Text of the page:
Senior nursing students traveled to Nashville to present research to over 3,000 nursing students, faculty, and nursing leaders.
In April, eight undergraduate nursing students and Assistant Professor Mary Murphy, PhD, APRN, FNP from Fairfield University’s Marion Peckham Egan School of Nursing and Health Studies presented their capstone research at the 66th Annual National Student Nurses’ Association Convention in Nashville, Tennessee.
Olivia Foye ’18, Kaylee Dwyer ’18, Samantha Bongo ’18, Katherine Dowling ’18, Elizabeth Harwood ’18, and Lilly Kemm ’18 had the opportunity to present their original research in the poster presentation session to a conference of over 3,000 nursing students, faculty, and nursing leaders from across the country. The nursing students who were selected for the conference were all seniors completing their capstone and transition clinical experiences.
In addition to presenting their research, students attended seminars, workshops, and general sessions that focused on the trends, issues, and career opportunities within the nursing field.
“The conference was an amazing experience for all of us,” stated Foye ’18, Fairfield's Student Nurses Association president. “It was great to talk to other student nurses from across the country to share our experiences and knowledge with one another. In addition, there were several representatives from health systems across the country, graduate nursing schools, and board certification representatives sharing information with us.”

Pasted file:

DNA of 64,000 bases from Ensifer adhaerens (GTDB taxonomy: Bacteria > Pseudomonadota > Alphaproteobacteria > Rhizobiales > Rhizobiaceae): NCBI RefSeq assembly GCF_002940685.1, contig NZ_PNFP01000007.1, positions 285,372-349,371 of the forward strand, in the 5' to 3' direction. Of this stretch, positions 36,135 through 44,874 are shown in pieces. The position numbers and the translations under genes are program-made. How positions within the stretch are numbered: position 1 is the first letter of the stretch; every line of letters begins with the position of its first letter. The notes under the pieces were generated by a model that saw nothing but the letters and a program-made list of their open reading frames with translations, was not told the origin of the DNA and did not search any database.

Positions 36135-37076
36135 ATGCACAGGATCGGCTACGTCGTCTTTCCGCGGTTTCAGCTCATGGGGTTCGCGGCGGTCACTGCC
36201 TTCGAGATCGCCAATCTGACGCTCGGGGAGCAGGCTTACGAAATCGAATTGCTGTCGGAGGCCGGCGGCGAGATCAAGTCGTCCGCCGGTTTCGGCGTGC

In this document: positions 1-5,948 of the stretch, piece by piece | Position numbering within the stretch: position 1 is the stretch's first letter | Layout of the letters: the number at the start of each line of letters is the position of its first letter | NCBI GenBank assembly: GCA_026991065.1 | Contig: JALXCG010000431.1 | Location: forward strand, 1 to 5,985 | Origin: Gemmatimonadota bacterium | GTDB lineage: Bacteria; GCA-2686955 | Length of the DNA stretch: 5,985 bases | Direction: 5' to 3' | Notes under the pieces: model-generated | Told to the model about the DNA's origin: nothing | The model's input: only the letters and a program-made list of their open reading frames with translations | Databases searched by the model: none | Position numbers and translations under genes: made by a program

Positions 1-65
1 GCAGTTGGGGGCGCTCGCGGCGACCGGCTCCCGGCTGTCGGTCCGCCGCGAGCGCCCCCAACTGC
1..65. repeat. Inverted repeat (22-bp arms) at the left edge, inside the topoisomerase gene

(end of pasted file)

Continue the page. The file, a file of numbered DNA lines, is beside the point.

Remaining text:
Each of the students conducted research on different aspects of healthcare that they are interested in or have had first-hand experience with while working in hospitals. Some of the projects included Dowling’s research on expectant mothers and false signs of labor, and Bongo’s project which centered on critical care nurses and the personal effects of working with patients in distress. Bongo provided an educational brochure that offers ways for nurses to focus on their own self-care so that they can avoid burning out due to exhaustion.
Reflecting on her time in Nashville, Harwood said, “This was my first time presenting at a conference and it was extremely rewarding. I met so many people and got to hear about others' experiences and learn from them. The conference provided me with many networking opportunities because I met professionals from a multitude of hospitals, graduate schools, stethoscope companies, NCLEX Prep companies, and more.”
The conference proved to be a great learning opportunity for all of the nursing students because it was a chance for them to work alongside other nurses from across the country and network as they prepare for the future after graduation.